Low Carbon Technology: A Framework for EU-China Dialogue

Low Carbon Technology: A Framework for EU-China Dialogue

Accelerating the innovation and diffusion of new technology is critical for achieving low carbon and climate resilient development. Europe and China both have a crucial role to play in meeting this global challenge and have been exploring opportunities for closer bilateral cooperation in areas such as carbon capture and storage (CCS).

Both parties have also been participating actively in negotiations on a possible technology cooperation mechanism under the UN Framework Convention on Climate Change and in dialogue on innovation and technology in other international fora such as the Major Economies Forum on Energy and Climate Change.

To help inform this ongoing international debate, E3G has prepared a new paper, “Low Carbon Technology Cooperation: A Framework for EU-China Dialogue”. The paper explores China’s low carbon technology priorities and provides a conceptual framework for identifying potential areas for closer EU-China cooperation. It also draws lessons and insights from case studies of public and private sector technology initiatives in Europe and China.

Executive Summary

International cooperation for developing and diffusing low carbon technologies is a core element of the global effort to mitigate climate change. As both a leading supplier and user of low carbon technologies, the EU has an important stake in this process. China equally has a crucial role to play as an important emitter of greenhouse gases (GHG) as well as being a manufacturing hub and an emerging technology provider and driver of cost reduction.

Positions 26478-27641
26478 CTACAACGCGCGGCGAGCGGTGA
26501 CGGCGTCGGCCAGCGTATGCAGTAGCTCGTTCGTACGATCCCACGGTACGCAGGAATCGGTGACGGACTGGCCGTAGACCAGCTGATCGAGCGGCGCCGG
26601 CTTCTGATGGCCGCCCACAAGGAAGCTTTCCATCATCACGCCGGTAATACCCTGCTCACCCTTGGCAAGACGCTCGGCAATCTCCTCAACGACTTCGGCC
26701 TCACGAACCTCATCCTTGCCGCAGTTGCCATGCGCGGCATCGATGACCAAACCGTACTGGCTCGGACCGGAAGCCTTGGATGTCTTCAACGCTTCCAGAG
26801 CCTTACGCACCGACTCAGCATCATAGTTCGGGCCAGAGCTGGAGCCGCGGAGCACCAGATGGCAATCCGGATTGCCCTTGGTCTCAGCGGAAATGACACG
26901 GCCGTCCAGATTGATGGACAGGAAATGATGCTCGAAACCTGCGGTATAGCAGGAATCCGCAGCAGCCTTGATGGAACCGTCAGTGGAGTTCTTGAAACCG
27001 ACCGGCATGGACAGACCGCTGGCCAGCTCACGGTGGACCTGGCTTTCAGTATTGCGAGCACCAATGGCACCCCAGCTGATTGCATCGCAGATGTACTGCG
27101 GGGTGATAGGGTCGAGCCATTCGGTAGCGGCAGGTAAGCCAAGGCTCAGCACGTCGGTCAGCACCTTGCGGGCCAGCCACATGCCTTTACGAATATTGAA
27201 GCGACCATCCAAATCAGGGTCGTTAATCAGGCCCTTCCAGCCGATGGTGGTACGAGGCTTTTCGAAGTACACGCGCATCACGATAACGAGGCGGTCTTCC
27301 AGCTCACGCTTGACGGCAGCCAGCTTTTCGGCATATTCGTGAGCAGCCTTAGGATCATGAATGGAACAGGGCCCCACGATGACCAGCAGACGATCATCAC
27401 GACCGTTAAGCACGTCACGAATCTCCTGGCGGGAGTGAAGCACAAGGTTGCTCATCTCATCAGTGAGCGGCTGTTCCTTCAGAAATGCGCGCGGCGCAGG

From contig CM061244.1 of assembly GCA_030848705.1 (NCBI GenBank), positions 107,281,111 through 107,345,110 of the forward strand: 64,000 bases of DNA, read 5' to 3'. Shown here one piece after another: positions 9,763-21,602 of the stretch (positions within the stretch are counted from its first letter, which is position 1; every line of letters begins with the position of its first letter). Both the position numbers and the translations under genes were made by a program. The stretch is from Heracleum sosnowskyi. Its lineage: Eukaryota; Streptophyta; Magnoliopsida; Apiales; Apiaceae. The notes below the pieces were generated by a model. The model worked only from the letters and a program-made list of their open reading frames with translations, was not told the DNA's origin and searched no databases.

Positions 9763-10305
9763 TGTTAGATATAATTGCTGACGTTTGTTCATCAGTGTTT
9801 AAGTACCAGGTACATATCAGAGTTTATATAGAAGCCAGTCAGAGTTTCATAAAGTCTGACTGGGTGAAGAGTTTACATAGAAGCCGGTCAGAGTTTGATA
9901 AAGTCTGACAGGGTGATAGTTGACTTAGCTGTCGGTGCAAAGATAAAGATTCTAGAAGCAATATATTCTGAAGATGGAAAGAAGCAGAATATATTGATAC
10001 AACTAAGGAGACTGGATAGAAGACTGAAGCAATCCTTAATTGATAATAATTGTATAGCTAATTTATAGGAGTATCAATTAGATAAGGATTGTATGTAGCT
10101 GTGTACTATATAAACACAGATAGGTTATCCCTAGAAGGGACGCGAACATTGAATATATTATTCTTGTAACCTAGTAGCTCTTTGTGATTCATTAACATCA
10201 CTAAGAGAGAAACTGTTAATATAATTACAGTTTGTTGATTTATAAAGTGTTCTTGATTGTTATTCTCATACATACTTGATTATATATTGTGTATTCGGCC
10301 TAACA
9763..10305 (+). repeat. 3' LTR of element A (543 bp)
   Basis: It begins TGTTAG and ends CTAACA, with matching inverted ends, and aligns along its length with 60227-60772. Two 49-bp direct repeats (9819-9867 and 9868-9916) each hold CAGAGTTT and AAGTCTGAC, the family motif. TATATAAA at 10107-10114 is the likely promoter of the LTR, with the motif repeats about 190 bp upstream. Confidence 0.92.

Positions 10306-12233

This paper focuses on the opportunities for technology cooperation between the EU and China, specifically in the area of low carbon technologies for mitigation. The frameworks and approach defined in this paper can also be applied to the development and diffusion of technologies for adaptation. Furthermore, while the discussion focuses on the EU-China relationship, the findings of this paper can inform the broader debate on technology cooperation in the international climate change negotiations.

The focus in the international negotiations is on technology transfer from developed to developing countries. Europe remains at the cutting of edge of innovation and diffusion of many low carbon technologies and much of the analysis in this paper focuses on opportunities to share best practice with China. However it must be recognised that China is ahead of Europe in some areas (e.g. local diffusion of solar water heaters) and catching up fast in others. The future will increasingly be about a two-way flow of ideas and investment and joint R&D of new technologies.


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